Tuesday, February 26, 1:00-2:00pm, NHB 1.720
PhD, Rochester, 2016 (Robert Boeckman)
Members of the Hyster group are trained in synthetic chemistry, organometallic chemistry and chemical biology with a strong emphasis on chemical reaction development.
h-index: 5 Total Articles: 9 Total Citations: 79 (Web of Science, Feb. 2019)
Wednesday, February 20, 3:30-4:30pm, WEL 2.122
James and Neeltje Tretter Chair
Professor of Chemistry
University of California Berkeley
In the Yaghi group we are building chemical structures by stitching molecules together into large and extended frameworks within which we can store hydrogen, methane, and separate carbon dioxide. The interior of the crystals is capable of compacting gases under ambient conditions thus foregoing the use of high pressures and low temperatures. In this movie, crystals of metal-organic framework-5 (MOF-5, numbered in roughly chronological order of discovery) are made and their structure is precisely designed to have zinc oxide units linked by organic struts (terephthalate) to make a porous network into which voluminous gases can be compacted and transported. This large open space is currently being used for positioning of organic and organometallic catalysts, charge storage for supercapacitors and binding of biological molecules such as proteins and metabolites.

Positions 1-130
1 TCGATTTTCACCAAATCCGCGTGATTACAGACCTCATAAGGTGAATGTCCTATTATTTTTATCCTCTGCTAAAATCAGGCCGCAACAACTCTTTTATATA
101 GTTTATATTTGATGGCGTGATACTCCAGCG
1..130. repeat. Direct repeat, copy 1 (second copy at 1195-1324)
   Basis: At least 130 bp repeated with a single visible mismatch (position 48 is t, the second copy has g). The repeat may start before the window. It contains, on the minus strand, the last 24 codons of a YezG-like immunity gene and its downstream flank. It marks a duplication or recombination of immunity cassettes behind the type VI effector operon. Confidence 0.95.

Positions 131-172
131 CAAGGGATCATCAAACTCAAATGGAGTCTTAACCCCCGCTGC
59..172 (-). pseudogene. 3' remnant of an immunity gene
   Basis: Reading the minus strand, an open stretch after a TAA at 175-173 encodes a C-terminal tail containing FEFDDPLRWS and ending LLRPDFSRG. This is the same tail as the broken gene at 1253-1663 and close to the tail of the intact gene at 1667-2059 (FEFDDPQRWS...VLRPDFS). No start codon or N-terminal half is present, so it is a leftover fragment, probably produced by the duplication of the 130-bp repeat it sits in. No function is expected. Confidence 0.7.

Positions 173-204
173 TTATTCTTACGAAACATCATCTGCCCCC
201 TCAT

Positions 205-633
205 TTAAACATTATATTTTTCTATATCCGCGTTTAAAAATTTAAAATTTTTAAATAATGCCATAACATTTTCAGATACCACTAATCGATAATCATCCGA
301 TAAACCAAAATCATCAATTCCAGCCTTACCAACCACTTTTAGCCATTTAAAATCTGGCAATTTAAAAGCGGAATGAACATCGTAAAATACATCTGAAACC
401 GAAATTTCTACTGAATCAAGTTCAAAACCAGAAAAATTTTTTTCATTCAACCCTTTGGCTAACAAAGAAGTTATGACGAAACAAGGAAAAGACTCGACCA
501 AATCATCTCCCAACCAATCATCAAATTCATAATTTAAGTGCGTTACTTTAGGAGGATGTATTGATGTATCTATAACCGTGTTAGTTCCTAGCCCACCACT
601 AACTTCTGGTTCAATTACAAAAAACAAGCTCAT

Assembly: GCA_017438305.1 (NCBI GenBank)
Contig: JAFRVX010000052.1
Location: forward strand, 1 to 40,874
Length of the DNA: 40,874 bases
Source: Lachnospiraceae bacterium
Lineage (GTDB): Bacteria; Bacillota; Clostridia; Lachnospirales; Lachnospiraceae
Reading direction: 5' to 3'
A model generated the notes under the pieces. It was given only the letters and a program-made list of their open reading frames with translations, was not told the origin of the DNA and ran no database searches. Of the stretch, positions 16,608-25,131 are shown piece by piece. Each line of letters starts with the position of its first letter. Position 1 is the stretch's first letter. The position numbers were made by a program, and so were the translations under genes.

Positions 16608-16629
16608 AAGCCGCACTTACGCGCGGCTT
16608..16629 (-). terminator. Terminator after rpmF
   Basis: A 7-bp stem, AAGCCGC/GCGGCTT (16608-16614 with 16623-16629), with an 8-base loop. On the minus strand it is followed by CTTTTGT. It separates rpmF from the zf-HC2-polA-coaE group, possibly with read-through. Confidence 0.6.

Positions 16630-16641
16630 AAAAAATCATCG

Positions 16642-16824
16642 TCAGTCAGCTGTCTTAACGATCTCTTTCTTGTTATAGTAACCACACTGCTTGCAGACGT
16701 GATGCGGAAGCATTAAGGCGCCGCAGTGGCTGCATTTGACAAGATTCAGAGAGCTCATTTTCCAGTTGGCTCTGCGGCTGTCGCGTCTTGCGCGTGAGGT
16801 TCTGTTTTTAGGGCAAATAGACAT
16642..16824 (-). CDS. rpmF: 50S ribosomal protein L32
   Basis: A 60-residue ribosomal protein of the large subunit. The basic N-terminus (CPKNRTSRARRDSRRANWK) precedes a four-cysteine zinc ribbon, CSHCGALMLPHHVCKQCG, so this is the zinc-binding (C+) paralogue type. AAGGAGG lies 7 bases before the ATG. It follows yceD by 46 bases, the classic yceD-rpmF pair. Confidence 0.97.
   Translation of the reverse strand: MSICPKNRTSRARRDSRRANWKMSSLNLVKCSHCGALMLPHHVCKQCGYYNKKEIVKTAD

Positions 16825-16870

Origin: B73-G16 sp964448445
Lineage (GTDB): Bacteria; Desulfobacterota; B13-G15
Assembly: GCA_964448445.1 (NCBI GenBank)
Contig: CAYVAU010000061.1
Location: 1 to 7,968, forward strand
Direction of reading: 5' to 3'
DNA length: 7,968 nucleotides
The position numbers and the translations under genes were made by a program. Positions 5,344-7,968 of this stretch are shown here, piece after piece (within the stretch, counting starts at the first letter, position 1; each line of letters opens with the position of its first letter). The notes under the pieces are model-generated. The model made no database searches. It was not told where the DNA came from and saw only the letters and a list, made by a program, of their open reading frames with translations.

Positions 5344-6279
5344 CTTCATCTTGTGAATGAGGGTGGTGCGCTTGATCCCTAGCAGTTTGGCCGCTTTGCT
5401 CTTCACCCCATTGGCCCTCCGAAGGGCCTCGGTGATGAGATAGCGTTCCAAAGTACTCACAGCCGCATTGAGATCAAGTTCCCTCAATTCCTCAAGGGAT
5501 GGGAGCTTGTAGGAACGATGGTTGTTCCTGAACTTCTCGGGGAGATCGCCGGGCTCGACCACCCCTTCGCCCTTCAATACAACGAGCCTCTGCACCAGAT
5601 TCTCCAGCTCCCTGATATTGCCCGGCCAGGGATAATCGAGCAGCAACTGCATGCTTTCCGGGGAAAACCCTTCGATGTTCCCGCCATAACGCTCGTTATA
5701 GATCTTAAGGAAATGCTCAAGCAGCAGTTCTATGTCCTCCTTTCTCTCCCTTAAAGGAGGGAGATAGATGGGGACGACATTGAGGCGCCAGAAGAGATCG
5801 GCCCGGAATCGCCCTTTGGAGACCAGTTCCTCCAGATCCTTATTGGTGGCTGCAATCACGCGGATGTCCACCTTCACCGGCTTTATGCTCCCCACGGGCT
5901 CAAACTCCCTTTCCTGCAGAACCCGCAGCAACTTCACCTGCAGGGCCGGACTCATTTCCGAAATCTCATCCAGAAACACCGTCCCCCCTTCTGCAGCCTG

h-index: 125 Total Articles: 253 Citations: 100,495 (Web of Science, Jan. 2019)
h-index: 140 Total Citations: 135,467 (Google Scholar Citations, Feb. 2019)
Friday, February 15, 3:30-4:30pm, WEL 2.122
Professor and Robert A. Welch Distinguished University Chair in Chemistry
University of Texas San Antonio
Research in the Schanze Labs is focused on the interaction of light with small molecules, polymers, and materials. We have an interest in photochemical and photophysical processes that are stimulated when molecular systems absorb light. Most of our current work centers on studies that explore the phenomenon of luminescence (light emission). In our fundamental work, we apply a variety of spectroscopic methods such as fluorescence spectroscopy and laser-induced time resolved fluorescence spectroscopy to gain information concerning the mechanisms of the light absorption and light emission processes. In applied work, we are using the light emission process of molecules and materials to develop novel light emitting devices (polymer LEDs), and novel fluorescent sensors. Some of our sensor systems are being used by aerodynamics engineers in wind-tunnel and mechanics tests and by chemists and biochemists for sensing analytes of interest.